The IJ's Dick Spotswood shines a spotlight on North Coast's illegal rental operation at the Seminary. Click here to read the column.
The Seminary Neighborhood Association has submitted a letter to the County in response to a potential plan by North Coast Land Holdings to rent certain portions of the campus property on an interim basis. Click here to read the letter, which serves as a reminder that the property has only one approved use: a Seminary.
Click here to read the latest IJ article, which discusses the County of Marin's response to the Seminary application. As the County says, "The proposed project is a substantial departure from the uses identified for the property in the Strawberry Community Plan." We couldn't agree more.
Read the IJ's coverage of the recent Strawberry Design Review Board hearing where hundreds of Strawberry residents showed up to protest the North Coast and Branson redevelopment plan for the Seminary. The full article can be found here.
In a recent column, the IJ's Dick Spotswood hits the nail on the head: North Coast is asking for too much. And to quote Spotswood himself: "The first element that needs to be dropped is a relocated Branson School."
Read the full column here.
Former Branson Trustee Peter Thigpen wrote a powerful Marin Voice regarding the school's lack of engagement with the Strawberry community. Read the piece here.
What: Strawberry Design Review Board
When: Monday December 7th at 7:30pm
Where: Strawberry Recreation District Gym - 118 E Strawberry Drive
A recent county-sponsored “Vision” survey indicates Strawberry’s greatest asset is its “stable, quiet neighborhoods.” Respondents’ greatest concern is higher-density development and a change in institutional use on the Golden Gate Baptist Theological Seminary.
The dominant issue?
Now that North Coast Land Holdings has submitted its development plans, it seems Strawberry residents have a lot to be concerned about. The plan includes a commuter high school for up to 1,000 students and the construction of over 300 rental townhouses.
The developer suggests the project complies with the existing master plan, but that is hardly the case.
The existing use permit is for a seminary, with on-campus housing. Neighbors don’t believe this is comparable to a 1,000-student commuter high school when the implications of traffic, parking, noise and after-school events are considered.
But that’s not all. The application also proposes the demolition of 198 existing relatively “affordable” housing units. They would be replaced with 304 much larger rental homes — in total, 74,000 square feet larger.
That’s the equivalent of about 37 average-sized Strawberry homes.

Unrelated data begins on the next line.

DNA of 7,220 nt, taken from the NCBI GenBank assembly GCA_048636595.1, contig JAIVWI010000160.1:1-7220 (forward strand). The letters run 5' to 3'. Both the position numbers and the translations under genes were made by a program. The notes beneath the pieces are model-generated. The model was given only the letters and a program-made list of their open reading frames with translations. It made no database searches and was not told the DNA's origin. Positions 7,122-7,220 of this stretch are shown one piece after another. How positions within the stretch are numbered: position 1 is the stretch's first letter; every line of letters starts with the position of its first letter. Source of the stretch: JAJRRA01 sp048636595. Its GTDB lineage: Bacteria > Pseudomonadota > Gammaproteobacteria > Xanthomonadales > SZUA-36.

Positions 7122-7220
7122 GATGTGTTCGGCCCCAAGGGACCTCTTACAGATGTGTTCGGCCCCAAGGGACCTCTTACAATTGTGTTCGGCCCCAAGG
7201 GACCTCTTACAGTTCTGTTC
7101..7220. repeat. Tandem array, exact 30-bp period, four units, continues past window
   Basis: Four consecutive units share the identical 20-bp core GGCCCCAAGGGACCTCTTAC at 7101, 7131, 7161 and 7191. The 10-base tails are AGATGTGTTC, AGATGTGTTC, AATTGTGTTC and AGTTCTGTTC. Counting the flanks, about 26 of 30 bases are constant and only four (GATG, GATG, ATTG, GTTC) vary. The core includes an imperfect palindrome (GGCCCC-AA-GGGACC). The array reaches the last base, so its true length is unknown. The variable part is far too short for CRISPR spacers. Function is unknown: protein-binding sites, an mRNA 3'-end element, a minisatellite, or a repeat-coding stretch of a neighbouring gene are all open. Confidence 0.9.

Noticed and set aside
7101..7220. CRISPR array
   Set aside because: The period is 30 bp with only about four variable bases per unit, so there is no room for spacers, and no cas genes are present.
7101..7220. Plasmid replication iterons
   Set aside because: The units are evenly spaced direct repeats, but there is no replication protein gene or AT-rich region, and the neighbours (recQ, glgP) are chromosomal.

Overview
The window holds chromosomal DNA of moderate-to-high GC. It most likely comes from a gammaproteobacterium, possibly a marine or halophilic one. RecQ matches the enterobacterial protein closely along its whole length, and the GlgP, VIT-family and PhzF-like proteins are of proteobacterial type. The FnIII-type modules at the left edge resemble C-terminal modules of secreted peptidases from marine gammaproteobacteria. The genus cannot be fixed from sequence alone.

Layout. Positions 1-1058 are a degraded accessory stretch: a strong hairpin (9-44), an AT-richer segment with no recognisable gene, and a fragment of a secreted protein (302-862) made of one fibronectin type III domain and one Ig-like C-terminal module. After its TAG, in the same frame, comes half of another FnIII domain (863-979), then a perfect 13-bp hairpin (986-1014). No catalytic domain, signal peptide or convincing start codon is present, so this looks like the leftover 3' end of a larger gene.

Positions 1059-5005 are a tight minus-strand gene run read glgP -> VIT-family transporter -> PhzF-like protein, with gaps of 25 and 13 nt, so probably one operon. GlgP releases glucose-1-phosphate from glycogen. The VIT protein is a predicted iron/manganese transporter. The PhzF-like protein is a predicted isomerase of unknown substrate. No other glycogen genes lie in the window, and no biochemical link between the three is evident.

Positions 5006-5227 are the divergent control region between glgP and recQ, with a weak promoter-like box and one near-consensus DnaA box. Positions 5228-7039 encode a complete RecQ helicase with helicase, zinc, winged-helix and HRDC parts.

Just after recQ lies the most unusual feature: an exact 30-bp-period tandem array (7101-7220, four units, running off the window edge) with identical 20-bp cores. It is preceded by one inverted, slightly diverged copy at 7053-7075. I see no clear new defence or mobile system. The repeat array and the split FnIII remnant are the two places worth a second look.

Of the new housing, only 20 percent would be affordable, leaving the rest at “market rates.” And for even greater density, the developer seeks a one-to-one ratio with existing units. That means a tiny dormitory room would be replaced by a townhouse many times its size.
Specifically, the project application calls for an increase of 287 bedrooms.
Consider the impact this would place on our infrastructure, schools, water and traffic.
This won’t help meet Marin’s housing requirements. In fact, it greatly reduces affordability by the demolition of 198 smaller units.
Fortunately, Marin residents aren’t buying this affordable-housing ploy any longer. They realize it isn’t about “not-in-my-back yard” attitudes, either. They understand it’s about traffic, parking and an infrastructure that simply can’t keep up with our population growth.
And it’s not just Strawberry that can’t sustain a project of this size. This would affect everyone in Marin who has to deal with traffic and parking.
Some might be swayed by the mantra, “This will be a long process.” But by the time most discover what’s going on, issues of completeness, traffic studies, environmental reviews and use permits will have long been decided. At that point, remaining considerations might only include landscaping or color choices.
Just look at the WinCup housing fiasco to understand the importance of public oversight. Corte Madera town officials were worried about getting involved in another affordable-housing lawsuit like the 1998 fight that cost the town $400,000 to defend and settle. According to the county grand jury, with the town faced with meeting a state-required allocation to build 244 housing units, developers in 2011 applied for and later received permits to build the massive 180-unit housing block we see today.
Unfortunately, the state later determined the requirement was a mistake and the town’s correct allocation should only be 72 units. But by then it was too late.
Along the way, the town increased the General Plan’s 25-units-per-acre maximum to 40 units per acre, increased height limits and reduced the 25 percent affordable-unit requirement to just 10 percent, after owners complained the project wouldn’t be economically feasible.
Now it appears North Coast Land Holdings is seeking maximum development rights in Strawberry.
This is what developers do. And that’s why it’s important to uphold the principles of our Seminary Master Plan and the Strawberry Community Plan — before it’s too late.
This is an issue that concerns all of us. Consider it next time you’re stuck in traffic.
Chuck Ballinger is a longtime Strawberry resident and a former chairman of the Strawberry Design Review Board.